He said the problem has been going on since June. Much of the activity happens at intersections near the Valley Mall, officials have said.
Commissioner John C. Munson said that some local nonprofit groups might suffer if soliciting donations at intersections is banned outright.
"We're going to hurt some charities if we stop it totally," Munson said.
Mades said that at some point the county either has to decide whether to put an end to it all together or create solicitation rules for the groups to follow.
While individuals may be charged if they interfere with the flow of traffic, there is currently nothing to regulate them while traffic is stopped, county documents state.
It would not be a problem for the Sheriff's Department to draft the regulations, which may include asking the groups to apply for permits in order to solicit at intersections, Mades said.
The commissioners may decide next Tuesday on whether to seek such legislation.
Mades said that on Saturday solicitors were "literally standing in the streets" near the Valley Mall because snow had been covering the medians where they normally would stand.
Another time deputies found four or five unsupervised cheerleaders whose ages ranged from 8-11 asking for donations. Mades said the safety of the children could have been at risk.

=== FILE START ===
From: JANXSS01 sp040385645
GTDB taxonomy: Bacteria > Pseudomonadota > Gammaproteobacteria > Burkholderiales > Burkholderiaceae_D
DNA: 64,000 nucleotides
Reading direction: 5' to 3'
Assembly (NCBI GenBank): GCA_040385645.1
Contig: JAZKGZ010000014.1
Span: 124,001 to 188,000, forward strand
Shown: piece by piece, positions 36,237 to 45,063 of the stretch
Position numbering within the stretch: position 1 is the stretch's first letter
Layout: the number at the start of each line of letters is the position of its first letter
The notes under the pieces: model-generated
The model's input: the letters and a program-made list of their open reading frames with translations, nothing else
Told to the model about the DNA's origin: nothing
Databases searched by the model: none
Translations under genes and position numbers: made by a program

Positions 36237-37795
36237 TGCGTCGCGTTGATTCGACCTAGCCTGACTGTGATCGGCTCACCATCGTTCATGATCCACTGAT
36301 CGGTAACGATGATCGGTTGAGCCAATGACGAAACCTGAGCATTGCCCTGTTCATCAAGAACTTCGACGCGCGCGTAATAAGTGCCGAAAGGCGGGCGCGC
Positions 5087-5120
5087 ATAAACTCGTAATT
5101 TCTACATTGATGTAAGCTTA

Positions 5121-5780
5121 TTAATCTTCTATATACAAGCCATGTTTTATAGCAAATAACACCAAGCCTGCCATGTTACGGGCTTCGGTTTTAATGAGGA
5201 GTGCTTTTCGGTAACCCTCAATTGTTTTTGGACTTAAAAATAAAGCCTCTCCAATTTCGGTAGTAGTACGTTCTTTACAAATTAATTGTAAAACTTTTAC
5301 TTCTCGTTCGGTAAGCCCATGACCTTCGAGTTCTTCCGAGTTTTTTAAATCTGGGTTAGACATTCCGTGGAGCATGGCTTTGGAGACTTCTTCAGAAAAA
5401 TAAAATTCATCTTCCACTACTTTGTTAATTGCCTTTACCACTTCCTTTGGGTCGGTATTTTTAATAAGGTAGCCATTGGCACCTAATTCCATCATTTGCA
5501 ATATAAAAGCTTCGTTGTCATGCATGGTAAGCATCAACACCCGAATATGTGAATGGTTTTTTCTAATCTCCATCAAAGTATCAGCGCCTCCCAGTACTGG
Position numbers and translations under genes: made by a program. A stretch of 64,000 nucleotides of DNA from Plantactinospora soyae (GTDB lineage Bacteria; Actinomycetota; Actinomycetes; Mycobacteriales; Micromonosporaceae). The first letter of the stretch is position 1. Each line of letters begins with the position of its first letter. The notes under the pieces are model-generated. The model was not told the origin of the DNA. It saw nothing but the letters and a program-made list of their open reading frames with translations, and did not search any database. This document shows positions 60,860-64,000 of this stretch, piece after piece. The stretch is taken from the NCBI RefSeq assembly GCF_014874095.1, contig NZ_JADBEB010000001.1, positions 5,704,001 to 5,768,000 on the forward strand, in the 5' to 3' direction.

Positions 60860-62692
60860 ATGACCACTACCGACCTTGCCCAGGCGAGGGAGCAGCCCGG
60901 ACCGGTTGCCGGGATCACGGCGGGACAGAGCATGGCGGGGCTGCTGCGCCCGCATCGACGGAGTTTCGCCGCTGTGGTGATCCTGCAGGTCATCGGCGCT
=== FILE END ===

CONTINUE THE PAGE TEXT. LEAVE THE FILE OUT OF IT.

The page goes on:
The Sheriff's Department recently told a traveling church group from Dallas to stop soliciting because its members were carrying out their business in the dark.
"Where does the common sense factor kick in?" Mades asked.
Mades called the solicitation an eyesore and said the Sheriff's Department has received several phone calls from people who also disapprove of the actions.
Commissioner James F. Kercheval said he thinks limits need to be set while the solicitation problem is still new to the county. If not, he said it may get out of control and force a ban, which would hurt fund-raising efforts of legitimate local groups.
Commissioner William J. Wivell said a reason why out-of-town groups are soliciting in Washington County is that people are giving them money.
"If people would stop giving them money, then they'd go to another area," Wivell said.